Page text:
That is shallow and misleading. As you well know, "locals" are not generally in the habit of writing to the Gazette or any other paper, even when they are very much against something like the LWP wind factory. I have lost count of how many "locals" I've spoken to who are very much against the industrialisation of the landscape, but you won't see their names in the Gazette. By implying that the objectors are largely "outsiders" and the odd Gaelic media darling, you are insulting the islanders as a whole.

From a "local"

Anonymous said...

In response to anon 9.07.

A poll conducted by MORI Scotland for BBC Scotland in Feb/March 2000 suggested that a majority of islanders favoured the introduction of Sunday ferry (and air) services.

MORI carried out telephone interviews with 750 residents aged 18 and over in Lewis and Harris about Sunday transport services and Sunday shopping.

61% said they either strongly supported or tended to support the introduction of Sunday ferry services (41% strongly supported, 20% tend to support). 24 % said they strongly opposed sailings, while 9% tended to oppose. 4% neither supported nor opposed, while 1% had no opinion.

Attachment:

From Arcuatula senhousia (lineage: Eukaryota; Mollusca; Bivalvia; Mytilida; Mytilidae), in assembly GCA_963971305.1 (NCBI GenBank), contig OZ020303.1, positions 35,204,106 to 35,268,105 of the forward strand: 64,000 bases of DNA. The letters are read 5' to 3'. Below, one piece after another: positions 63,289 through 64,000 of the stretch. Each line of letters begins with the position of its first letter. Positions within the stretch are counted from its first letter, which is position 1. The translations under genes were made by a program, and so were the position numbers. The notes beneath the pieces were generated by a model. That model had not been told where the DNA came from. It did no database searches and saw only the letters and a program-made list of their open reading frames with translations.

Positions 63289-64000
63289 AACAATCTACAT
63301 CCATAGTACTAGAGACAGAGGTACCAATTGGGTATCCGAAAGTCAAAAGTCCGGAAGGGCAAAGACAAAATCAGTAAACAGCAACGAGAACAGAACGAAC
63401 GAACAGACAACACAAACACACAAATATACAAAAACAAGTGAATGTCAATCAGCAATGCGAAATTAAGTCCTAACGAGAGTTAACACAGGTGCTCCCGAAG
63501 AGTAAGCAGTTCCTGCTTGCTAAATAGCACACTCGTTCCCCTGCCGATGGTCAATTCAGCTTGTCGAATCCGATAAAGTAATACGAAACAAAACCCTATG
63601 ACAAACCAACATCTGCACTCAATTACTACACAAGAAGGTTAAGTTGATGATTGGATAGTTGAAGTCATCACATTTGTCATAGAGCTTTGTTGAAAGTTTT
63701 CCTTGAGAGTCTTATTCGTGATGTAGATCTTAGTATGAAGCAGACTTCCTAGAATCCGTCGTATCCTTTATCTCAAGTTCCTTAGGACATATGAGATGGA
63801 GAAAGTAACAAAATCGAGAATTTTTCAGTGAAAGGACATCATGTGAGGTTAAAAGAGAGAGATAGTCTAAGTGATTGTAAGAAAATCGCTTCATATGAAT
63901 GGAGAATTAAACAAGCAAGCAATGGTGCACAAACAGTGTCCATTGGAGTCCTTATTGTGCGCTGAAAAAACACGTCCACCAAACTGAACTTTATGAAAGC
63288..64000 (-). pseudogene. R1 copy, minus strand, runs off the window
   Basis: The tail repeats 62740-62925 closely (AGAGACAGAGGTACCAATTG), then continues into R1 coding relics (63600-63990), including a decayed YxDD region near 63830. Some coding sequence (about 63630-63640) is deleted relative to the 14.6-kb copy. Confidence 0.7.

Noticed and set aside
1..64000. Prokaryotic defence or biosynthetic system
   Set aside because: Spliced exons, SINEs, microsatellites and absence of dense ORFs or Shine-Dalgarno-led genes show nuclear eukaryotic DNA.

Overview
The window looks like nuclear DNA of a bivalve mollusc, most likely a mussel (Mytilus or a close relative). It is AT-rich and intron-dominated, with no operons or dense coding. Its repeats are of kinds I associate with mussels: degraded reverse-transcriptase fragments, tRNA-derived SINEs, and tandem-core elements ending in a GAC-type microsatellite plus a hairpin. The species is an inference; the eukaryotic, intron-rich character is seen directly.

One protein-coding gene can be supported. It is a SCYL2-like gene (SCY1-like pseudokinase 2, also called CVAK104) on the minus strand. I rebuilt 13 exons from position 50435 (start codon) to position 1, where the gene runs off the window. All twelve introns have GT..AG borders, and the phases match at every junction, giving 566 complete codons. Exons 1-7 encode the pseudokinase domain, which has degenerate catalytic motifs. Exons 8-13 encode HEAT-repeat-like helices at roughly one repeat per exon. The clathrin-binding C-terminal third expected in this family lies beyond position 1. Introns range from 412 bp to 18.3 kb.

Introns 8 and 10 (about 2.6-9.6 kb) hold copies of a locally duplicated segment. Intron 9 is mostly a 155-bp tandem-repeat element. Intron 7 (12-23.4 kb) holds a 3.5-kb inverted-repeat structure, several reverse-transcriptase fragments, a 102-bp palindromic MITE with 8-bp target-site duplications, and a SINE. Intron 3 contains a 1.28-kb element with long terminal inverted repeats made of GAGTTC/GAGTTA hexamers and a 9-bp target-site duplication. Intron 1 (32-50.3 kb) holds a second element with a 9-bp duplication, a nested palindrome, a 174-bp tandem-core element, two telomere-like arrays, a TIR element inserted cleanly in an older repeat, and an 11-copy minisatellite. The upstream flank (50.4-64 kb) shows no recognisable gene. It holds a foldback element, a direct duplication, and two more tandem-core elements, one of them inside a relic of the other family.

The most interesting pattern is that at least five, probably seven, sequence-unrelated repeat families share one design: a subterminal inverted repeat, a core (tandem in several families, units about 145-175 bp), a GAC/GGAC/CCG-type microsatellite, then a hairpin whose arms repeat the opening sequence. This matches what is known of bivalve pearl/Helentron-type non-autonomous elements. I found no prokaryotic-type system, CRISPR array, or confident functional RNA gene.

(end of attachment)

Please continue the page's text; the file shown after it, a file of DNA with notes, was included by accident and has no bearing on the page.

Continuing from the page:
Unless you believe this poll was deliberately 'fixed' (oh yes, some do) or have some other evidence to show that a majority of islanders now oppose sunday transport, the MORI poll - seven years ago - probably remains the most reliable measure of public opinion on the matter.

Your assertion that those who want the freedom to travel on Sundays are in effect 'aliens' takes one down a very slippery path which you should think hard about. The reality is that this debate is between people who want these changes and people who do not. I can offer no hard evidence for this but I suspect a fair proportion of people who have moved to the island and maybe have little family connection with the island are happy with the status quo. Equally , a fair proportion of those with families split between the island and elsewhere would welcome 7 day ferry services, for obvious reasons.

Anon 9.07 suggests that only people who live on the island (including 'incomers' I assume) are entitled to have a view on this issue. What about families of islanders living elsewhere? - or in fact anyone who considers themselves customers of CalMac - a publicly owned company subsidised by national taxpayers?

Maybe local maybe not - it matters not.

Anonymous said...

Morag Munro's Letter in this weeks Gazette put forward an educated argument for saving our Sunday.
The comments of the gentleman from Arvourlie Castle and Ms Jean Davies (defeated Lib-Dem candidate)are from people far removed from the heritage of Lewis and Harris. Such people having chosen to live in our midst should so respect for our heritage.

Anonymous said...

I find it funny that someone (and his staff) who was "in the top echelon of Comhairle nan Eilean Siar" could have his ideals influenced ("...had the effect of making me more anti-Sabbatarian than before") by an old bodach who happens to upset people in his office. I know next time what to do if you get into the Council again. If I want you to vote on "black", I'll send a grumpy old bodach in with a "white" petition. The joys of local politics!!